Current fuel management practices vary considerably between European countries. Topography, forest and forest fuel characteristics, size and compartmentalization of forest, forest management practices, land uses, land ownership, size of properties, legislation, and, of course, tradition, are reasons for these differences. Firebreak construction, although not as clearly favored as in the past, is still a prominent fuel management technique. Fuelbreak construction has been adopted quite extensively in the last decades. Fuel treatments along the sides of roads are common. Use of prescribed burning is generally very limited. However, in most countries, shepherds use fire quite extensively, but illegally. Furthermore, stubble burning is a very common type of fire use, which often becomes source of wildfires. Grazing of cattle, sheep and goats is a traditional practice in the wildlands of Mediterranean countries. In spite of many recent social changes, it is still prevalent. Although its effect is often negative, when the carrying capacity of the land is exceeded, it does offer a significant contribution towards controlling fuel accumulation. In some cases animal herds are actively used as means for controlling vegetation re-growth in areas of fuel treatment. This paper is an effort to provide and overview of current fuel management activities in the European countries, mainly those with Mediterranean climate.

Forest Fuels Management in Europe

MARZANO, RAFFAELLA
2006

Abstract

Current fuel management practices vary considerably between European countries. Topography, forest and forest fuel characteristics, size and compartmentalization of forest, forest management practices, land uses, land ownership, size of properties, legislation, and, of course, tradition, are reasons for these differences. Firebreak construction, although not as clearly favored as in the past, is still a prominent fuel management technique. Fuelbreak construction has been adopted quite extensively in the last decades. Fuel treatments along the sides of roads are common. Use of prescribed burning is generally very limited. However, in most countries, shepherds use fire quite extensively, but illegally. Furthermore, stubble burning is a very common type of fire use, which often becomes source of wildfires. Grazing of cattle, sheep and goats is a traditional practice in the wildlands of Mediterranean countries. In spite of many recent social changes, it is still prevalent. Although its effect is often negative, when the carrying capacity of the land is exceeded, it does offer a significant contribution towards controlling fuel accumulation. In some cases animal herds are actively used as means for controlling vegetation re-growth in areas of fuel treatment. This paper is an effort to provide and overview of current fuel management activities in the European countries, mainly those with Mediterranean climate.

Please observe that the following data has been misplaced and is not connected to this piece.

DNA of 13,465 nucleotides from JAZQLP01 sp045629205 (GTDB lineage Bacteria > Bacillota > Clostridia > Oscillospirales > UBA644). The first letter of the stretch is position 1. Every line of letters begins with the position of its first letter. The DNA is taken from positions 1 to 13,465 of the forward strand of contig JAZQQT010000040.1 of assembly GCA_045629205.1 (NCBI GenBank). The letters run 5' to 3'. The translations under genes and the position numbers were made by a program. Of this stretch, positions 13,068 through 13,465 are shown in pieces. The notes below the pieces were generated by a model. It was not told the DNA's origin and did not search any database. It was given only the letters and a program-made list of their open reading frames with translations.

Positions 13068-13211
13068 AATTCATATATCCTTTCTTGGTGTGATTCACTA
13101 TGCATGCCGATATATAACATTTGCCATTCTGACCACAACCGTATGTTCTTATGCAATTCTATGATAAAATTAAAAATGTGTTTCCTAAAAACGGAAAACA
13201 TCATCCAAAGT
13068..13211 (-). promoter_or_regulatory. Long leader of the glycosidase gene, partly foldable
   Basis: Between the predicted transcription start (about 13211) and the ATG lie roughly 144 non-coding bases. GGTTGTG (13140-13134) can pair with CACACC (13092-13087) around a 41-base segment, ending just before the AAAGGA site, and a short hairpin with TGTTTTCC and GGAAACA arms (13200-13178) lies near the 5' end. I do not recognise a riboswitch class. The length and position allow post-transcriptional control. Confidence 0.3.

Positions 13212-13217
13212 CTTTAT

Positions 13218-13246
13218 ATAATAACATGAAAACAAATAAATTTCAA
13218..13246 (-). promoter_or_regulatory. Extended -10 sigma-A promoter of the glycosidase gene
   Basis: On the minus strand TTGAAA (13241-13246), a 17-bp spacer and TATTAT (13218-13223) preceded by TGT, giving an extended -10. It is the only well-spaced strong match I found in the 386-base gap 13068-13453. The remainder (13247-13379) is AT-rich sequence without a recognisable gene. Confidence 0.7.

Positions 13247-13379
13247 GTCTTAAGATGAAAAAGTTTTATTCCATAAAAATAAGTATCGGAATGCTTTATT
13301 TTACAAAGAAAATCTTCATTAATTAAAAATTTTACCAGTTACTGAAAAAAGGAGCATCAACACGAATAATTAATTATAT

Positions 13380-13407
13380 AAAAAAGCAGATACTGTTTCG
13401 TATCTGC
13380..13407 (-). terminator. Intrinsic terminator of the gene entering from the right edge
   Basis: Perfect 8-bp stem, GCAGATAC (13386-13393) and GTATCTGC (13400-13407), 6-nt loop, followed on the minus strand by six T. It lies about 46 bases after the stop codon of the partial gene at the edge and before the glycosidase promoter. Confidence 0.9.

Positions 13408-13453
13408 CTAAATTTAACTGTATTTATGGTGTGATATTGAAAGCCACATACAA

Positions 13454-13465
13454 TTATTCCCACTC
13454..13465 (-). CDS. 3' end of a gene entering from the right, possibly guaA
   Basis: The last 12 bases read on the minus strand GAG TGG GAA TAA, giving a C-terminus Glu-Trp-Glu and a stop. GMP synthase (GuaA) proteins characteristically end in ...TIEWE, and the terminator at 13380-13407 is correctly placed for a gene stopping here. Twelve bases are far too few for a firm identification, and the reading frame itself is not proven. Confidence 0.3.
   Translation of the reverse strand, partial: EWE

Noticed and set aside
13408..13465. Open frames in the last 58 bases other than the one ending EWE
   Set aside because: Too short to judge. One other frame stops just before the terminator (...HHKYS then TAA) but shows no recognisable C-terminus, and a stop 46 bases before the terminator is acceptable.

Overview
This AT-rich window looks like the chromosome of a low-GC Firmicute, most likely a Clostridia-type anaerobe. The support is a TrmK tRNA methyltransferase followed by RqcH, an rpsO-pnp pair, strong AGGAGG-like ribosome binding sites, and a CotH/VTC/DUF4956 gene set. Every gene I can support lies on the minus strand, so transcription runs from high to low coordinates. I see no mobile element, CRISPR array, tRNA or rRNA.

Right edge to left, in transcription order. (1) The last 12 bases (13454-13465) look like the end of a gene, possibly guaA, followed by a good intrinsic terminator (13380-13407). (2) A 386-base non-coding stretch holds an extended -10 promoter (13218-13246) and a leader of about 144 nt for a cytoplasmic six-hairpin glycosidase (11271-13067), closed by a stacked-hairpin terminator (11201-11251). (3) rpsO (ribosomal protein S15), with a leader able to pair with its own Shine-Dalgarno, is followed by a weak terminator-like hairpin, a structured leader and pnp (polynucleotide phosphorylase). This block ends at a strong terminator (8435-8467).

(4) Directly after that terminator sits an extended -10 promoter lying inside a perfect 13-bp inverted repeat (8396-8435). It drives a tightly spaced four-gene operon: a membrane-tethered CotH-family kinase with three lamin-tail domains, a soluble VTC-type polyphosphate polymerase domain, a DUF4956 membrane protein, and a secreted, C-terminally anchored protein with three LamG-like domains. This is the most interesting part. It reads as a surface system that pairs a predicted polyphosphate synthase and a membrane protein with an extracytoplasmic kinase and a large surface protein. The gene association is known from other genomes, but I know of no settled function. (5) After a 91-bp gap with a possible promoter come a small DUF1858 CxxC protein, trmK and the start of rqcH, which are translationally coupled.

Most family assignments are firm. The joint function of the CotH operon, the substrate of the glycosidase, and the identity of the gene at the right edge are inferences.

1st Fire Behavior and Fuels Conference, Fuels Management – How to Measure Success
Portland, OR, USA
28-30 March 2006
Andrews, Patricia L.; Butler, Bret W.,comps. 2006. Fuels Management—How to Measure Success: Conference Proceedings
U.S. Department of Agriculture, Forest Service, Rocky Mountain Research Station
RMRS-P-41
29
46
wildfires; fuel treatments; Southern Europe
G. Xanthopoulos; D. Caballero; M. Galante; D. Alexandrian; E. Rigolot; R. Marzano
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Utilizza questo identificativo per citare o creare un link a questo documento: http://hdl.handle.net/2318/27203
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